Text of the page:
Tiger Woods moves on to PGA Championship as Justin Thomas wins Bridgestone by four shotsAugust 5, 2018
Published 10:54 p.m. UTC Aug 5, 2018
AKRON, Ohio – Justin Thomas will be riding a wave of momentum into his title defense at the PGA Championship.
Tiger Woods has little mojo to call upon.
Thomas, who won his first major in last year’s PGA Championship at Quail Hollow in Charlotte, was the dominant figure in the World Golf Championships-Bridgestone Invitational. With rounds of 65-64-67-69, he finished at 15 under to win his first WGC title by four shots Sunday at Firestone Country Club.
His ninth PGA Tour title – and eighth in the last 22 months – was the perfect way to get ready for the 100th edition of the PGA Championship that begins Thursday at Bellerive Country Club in St. Louis.
“I’m glad I finally played well around here,” said Thomas, who moved to No. 2 in the world after toppling Kyle Stanley by four and world No. 1 Dustin Johnson and Thorbjorn Olesen by five.
A good par save on the first and a birdie on the second settled Thomas, who held a three-shot lead after 54 holes.
“I was really nervous today,” said Thomas, who won for the third time this season and for the first time since March. “It felt like it had been a while, but I guess it hadn’t really been that long. I was very nervous, very jittery. To make that putt on 1 and again on 2 just kind of calmed me and got me going for the day.”
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Thomas was moved to tears as he won his first PGA Tour title with his grandparents, Paul and Phyllis, in attendance. Paul Thomas was a PGA professional. Also on hand were Thomas’ father, Mike, a PGA pro and his son’s instructor, and mother, Jani.
An ideal ending at the last WGC at Firestone, as the tournament moves to Memphis in 2019.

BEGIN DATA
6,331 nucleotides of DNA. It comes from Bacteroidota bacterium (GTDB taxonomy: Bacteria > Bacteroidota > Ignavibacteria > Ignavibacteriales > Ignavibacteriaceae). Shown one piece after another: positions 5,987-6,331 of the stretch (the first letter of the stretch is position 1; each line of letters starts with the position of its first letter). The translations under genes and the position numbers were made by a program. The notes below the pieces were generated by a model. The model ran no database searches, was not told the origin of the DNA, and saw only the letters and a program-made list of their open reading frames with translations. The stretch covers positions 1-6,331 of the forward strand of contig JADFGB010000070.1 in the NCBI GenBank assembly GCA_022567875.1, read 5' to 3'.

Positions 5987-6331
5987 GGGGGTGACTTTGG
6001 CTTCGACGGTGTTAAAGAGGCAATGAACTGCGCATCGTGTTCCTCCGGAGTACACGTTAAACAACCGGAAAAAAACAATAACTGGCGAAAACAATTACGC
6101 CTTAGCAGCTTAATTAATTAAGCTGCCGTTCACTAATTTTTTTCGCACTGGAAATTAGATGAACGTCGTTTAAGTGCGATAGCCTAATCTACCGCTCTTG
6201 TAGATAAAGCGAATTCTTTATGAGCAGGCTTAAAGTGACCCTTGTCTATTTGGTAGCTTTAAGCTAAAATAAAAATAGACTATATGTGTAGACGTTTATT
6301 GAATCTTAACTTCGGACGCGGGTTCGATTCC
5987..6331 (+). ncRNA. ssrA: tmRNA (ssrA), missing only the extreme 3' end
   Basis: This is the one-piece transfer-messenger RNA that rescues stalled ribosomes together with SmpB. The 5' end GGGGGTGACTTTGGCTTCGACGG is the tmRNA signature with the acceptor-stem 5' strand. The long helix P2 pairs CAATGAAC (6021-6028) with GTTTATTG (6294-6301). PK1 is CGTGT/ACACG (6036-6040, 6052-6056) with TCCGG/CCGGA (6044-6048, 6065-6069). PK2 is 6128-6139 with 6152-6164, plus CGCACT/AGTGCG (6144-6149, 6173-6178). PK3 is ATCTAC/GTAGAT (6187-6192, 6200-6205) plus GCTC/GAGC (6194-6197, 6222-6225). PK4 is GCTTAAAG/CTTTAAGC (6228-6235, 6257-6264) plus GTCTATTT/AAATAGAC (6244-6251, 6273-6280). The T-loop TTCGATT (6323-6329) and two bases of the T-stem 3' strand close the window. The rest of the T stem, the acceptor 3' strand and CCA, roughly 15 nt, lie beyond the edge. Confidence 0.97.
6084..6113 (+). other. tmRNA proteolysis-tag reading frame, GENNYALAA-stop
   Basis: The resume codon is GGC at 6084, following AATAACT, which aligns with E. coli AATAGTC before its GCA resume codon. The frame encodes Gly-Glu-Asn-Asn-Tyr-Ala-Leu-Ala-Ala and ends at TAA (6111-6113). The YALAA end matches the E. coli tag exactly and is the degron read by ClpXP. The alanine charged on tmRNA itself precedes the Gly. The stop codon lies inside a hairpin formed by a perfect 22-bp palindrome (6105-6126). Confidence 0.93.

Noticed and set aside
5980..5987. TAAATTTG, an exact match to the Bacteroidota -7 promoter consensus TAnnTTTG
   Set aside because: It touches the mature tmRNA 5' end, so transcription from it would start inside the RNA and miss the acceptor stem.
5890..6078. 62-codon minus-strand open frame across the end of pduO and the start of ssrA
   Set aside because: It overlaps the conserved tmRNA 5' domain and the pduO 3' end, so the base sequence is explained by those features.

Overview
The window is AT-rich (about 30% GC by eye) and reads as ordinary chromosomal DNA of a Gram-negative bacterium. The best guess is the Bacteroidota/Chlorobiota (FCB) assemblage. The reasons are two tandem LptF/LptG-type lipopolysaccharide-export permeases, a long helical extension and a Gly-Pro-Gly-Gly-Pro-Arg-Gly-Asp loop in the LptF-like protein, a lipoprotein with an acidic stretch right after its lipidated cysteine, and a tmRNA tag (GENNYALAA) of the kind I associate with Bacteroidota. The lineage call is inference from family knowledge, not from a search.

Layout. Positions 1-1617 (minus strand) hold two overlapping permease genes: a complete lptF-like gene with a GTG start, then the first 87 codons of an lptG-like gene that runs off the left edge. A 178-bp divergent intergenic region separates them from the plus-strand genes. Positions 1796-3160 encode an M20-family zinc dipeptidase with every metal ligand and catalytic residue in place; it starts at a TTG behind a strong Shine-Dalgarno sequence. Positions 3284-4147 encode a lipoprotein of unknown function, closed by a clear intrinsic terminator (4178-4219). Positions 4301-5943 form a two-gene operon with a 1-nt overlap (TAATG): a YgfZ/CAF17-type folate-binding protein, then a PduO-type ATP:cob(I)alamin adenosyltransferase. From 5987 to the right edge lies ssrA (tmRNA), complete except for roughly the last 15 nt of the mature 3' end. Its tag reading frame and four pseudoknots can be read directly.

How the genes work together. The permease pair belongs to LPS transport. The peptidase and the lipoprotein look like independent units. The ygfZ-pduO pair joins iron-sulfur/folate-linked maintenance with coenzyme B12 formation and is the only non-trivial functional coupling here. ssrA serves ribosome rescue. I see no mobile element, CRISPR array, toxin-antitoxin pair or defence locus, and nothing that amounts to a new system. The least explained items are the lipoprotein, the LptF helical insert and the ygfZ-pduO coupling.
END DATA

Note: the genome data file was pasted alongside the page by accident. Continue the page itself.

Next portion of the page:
For Woods, a lost weekend spoiled his farewell to Firestone. Instead of a storybook ending at a place he’s won a record eight times, Tiger tailed off in the final two rounds, looking out of sorts each day.
He rarely flashed that big smile of his, but then again, there really wasn’t much to be happy about over his final 36 holes. After opening with a 4-under-par 66 and following up with a 68 to get into contention, Woods had a pair of 73s that dropped him well down the leaderboard.
In the final round, Woods made five birdies, six bogeys and two double bogeys.
At times, he looked lethargic, his head down and his step void of pep. He admitted he didn’t have much control of his golf ball, and while he did all he could to correct his swing flaws, in the end he hit just 12 of 28 fairways in regulation on the weekend and just 19 of 36 greens in regulation.
He also was the first to tell you he didn’t putt very well, either.
“Well, things could have certainly gone better, but it is what it is and on to next week,” said a rather upbeat Woods, who will play the PGA for the first time since he missed the cut in 2015.
He’ll have to flip the switch if he’s to contend for his fifth PGA title and 15th major championship. After turning in two of his best performances of the year in his last two starts heading to Firestone – a tie for fourth in the Quicken Loans National and a tie for sixth in the British Open where he took the outright lead in the final round – Woods fell flat on a track he adores. He finished at even par and tied for 31st.
Looking to make a move in the final two rounds, he said he “just played like crap” Saturday. He changed his mental approach for the final round but that didn’t do much good.
“Well, today, I was just trying to be as aggressive as possible and fire at everything,” Woods said. “It was either going to be 62 or 63 or something in the mid-70s. I was so far back. Sometimes it works out, sometimes it doesn’t.
“I didn’t quite hit the ball as clean as I wanted to or I wasn’t as sharp, for sure. The first day making a bunch of putts helped kind of cover a few things up. It is what it is, it happens.”
Woods hasn’t been at Bellerive since 2001, when he was forced to drive home after the WGC-American Express Championship was cancelled because of 9/11.
He said he might go to the course Monday in hopes of getting a feel for the place, especially the greens. From what he’s heard from a few who have recently taken reconnaissance trips to Bellerive, the course is in great shape and ripe for scoring. Woods didn’t do much of that at Firestone.
“Got three more days to clean it up,” he said, “and I’ll be ready come Thursday.”